Understanding Event-Driven Architecture: A Simple Guide
Event-driven architecture is one of the ways systems interact with each other. It closely resembles real life, where everything is an event. My waking up in the morning is an event, and my starting to write this blog post is an event. There are many blog posts on this topic, but I believe I can explain it better with the help of an example.
Suppose we have two microservices: User Service, responsible for user-facing APIs such as login, signup, etc., and Messaging Service, responsible for sending emails, push notifications, etc. When a user signs up, we want to send an email stating that the user has signed up successfully. The conventional flow in the microservices world would be as follows: the client hits the User Service signup endpoint, and User Service performs the business logic of checking for existing email, storing data in the database, etc., and makes a REST API call to the Messaging Service with the input of userID, email, etc. The User Service then waits for the Messaging Service to return a successful response before returning a successful response itself to the frontend client.
There are several disadvantages to the following approach:
Tight coupling between both services. If there is a change of endpoint in the messaging service, it needs to be changed in the user service as well, and both of them need to be deployed together. If the messaging service goes down for some reason, the end user will not be able to sign up even though sending an email is a secondary business operation. This coupling makes us question why these were separated into different microservices in the first place.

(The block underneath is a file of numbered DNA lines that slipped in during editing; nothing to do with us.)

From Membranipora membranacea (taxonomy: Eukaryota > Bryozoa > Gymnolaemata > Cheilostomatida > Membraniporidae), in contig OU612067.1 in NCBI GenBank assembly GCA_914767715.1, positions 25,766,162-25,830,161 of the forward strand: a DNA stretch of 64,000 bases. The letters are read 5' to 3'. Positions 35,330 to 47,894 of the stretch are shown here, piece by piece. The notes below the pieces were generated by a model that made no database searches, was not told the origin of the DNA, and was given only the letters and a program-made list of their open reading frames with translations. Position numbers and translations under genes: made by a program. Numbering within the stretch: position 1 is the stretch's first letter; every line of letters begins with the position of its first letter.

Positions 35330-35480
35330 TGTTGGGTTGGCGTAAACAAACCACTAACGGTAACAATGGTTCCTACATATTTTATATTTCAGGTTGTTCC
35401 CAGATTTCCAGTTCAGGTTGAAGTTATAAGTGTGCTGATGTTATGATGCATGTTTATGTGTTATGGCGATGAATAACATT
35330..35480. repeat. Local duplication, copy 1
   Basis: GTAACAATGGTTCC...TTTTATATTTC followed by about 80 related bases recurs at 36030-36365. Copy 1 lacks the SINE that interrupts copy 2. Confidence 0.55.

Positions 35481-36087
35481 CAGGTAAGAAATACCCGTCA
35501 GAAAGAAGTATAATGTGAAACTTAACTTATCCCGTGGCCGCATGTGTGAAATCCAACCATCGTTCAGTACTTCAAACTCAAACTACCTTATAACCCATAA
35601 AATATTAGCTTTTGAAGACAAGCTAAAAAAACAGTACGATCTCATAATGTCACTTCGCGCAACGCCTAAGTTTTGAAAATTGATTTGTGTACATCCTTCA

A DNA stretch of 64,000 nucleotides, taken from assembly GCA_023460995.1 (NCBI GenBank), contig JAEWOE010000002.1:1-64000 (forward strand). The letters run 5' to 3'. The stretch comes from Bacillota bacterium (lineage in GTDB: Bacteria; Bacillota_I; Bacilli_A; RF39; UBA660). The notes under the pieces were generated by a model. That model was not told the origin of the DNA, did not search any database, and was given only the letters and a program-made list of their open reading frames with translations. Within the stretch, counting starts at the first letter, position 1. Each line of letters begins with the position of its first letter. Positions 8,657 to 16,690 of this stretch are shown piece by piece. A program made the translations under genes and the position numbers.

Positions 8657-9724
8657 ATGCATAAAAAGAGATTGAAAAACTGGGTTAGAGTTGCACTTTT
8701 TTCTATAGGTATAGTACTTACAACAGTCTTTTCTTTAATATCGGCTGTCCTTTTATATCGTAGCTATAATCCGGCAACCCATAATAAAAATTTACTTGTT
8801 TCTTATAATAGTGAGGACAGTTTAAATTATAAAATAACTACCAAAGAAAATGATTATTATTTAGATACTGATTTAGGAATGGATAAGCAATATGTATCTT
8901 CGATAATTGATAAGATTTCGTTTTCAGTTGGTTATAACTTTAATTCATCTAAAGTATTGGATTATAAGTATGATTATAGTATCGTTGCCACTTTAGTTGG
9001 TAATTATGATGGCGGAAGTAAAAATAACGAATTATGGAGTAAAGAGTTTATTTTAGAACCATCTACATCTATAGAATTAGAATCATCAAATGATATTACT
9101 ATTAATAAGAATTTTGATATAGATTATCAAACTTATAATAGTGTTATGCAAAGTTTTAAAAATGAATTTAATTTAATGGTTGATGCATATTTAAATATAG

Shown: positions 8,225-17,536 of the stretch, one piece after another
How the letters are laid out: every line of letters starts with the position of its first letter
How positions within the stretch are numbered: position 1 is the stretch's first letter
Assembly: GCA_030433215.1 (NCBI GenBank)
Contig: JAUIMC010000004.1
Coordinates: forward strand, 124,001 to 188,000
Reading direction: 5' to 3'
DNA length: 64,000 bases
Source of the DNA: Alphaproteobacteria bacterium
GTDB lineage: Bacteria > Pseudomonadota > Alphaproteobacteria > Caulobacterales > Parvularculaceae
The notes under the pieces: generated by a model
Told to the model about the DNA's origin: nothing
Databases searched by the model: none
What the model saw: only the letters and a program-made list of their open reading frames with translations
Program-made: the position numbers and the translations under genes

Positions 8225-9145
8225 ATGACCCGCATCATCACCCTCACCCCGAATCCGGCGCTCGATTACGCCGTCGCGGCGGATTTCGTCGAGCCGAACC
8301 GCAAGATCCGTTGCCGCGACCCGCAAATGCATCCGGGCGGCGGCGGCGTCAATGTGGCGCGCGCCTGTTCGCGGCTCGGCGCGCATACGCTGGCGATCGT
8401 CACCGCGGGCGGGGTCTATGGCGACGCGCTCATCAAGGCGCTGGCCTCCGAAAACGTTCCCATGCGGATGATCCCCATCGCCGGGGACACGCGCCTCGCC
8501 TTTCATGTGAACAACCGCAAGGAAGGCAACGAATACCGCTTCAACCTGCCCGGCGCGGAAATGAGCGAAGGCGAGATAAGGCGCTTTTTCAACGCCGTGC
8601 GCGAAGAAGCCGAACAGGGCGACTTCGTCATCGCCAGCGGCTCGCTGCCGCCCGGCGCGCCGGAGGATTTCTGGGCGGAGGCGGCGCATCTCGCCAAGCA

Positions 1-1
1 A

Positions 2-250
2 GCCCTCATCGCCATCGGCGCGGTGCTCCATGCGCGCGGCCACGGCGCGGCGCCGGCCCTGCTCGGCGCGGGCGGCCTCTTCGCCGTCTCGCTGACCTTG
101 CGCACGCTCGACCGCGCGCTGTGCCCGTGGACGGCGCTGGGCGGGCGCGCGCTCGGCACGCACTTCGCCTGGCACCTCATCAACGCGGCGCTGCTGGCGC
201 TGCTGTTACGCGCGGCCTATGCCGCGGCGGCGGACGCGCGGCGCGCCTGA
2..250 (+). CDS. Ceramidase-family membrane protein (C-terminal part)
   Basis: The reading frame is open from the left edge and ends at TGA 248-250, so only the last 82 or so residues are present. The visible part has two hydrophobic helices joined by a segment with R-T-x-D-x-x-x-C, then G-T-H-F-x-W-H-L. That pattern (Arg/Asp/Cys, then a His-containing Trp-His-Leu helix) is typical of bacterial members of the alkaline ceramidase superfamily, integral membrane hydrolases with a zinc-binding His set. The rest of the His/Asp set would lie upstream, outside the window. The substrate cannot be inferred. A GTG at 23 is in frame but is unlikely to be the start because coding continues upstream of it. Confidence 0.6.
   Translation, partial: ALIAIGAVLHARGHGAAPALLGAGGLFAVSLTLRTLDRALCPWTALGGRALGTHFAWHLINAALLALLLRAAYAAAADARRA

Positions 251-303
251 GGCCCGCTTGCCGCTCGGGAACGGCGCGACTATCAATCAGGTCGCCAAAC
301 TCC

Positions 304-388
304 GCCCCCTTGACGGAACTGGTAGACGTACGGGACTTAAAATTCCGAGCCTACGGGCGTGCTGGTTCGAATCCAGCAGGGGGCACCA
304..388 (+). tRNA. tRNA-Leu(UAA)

The user service needs knowledge of the messaging service's existence and must be configured accordingly.
With more services entering the picture, you can imagine the complexity of just a simple user flow.
How events solve this problem
Answer this question: if a user receives an email confirming their successful sign-up a couple of seconds later than usual, would it be a dealbreaker?
In most cases, the answer is no. Believe it or not, most processes can be done asynchronously. I believe that anything that can be done asynchronously, be it work communication or software communication, should be done asynchronously. This is because asynchronicity brings the advantage of loose coupling.
Now, if we introduce the concept of events into the above flow, how would it look?
1. User service receives a signup request from the user.
2. User service performs all the validation and business logic, then saves the user to the database.
3. User service emits an event called "UserCreated."
4. Messaging service listens to this event, and its payload contains the information about which user to send the email to.
Can you notice the difference in the above flow? All the disadvantages we listed earlier are resolved, and these microservices are now loosely coupled.
In conclusion, event-driven architecture can provide significant value and can be adapted for tasks that are asynchronous in nature. I have intentionally not delved into specific technologies through which we can achieve this and hope to cover them in future blog posts.
I hope you enjoyed what I wanted to share. This is my first time blogging, and it's a bit intimidating, so I would really appreciate your feedback and support :)